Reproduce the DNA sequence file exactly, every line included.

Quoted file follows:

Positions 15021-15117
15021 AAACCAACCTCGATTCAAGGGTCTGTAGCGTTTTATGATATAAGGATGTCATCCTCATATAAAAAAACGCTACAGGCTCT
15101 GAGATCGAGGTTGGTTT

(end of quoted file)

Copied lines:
Positions 15021-15117
15021 AAACCAACCTCGATTCAAGGGTCTGTAGCGTTTTATGATATAAGGATGTCATCCTCATATAAAAAAACGCTACAGGCTCT
15101 GAGATCGAGGTTGGTTT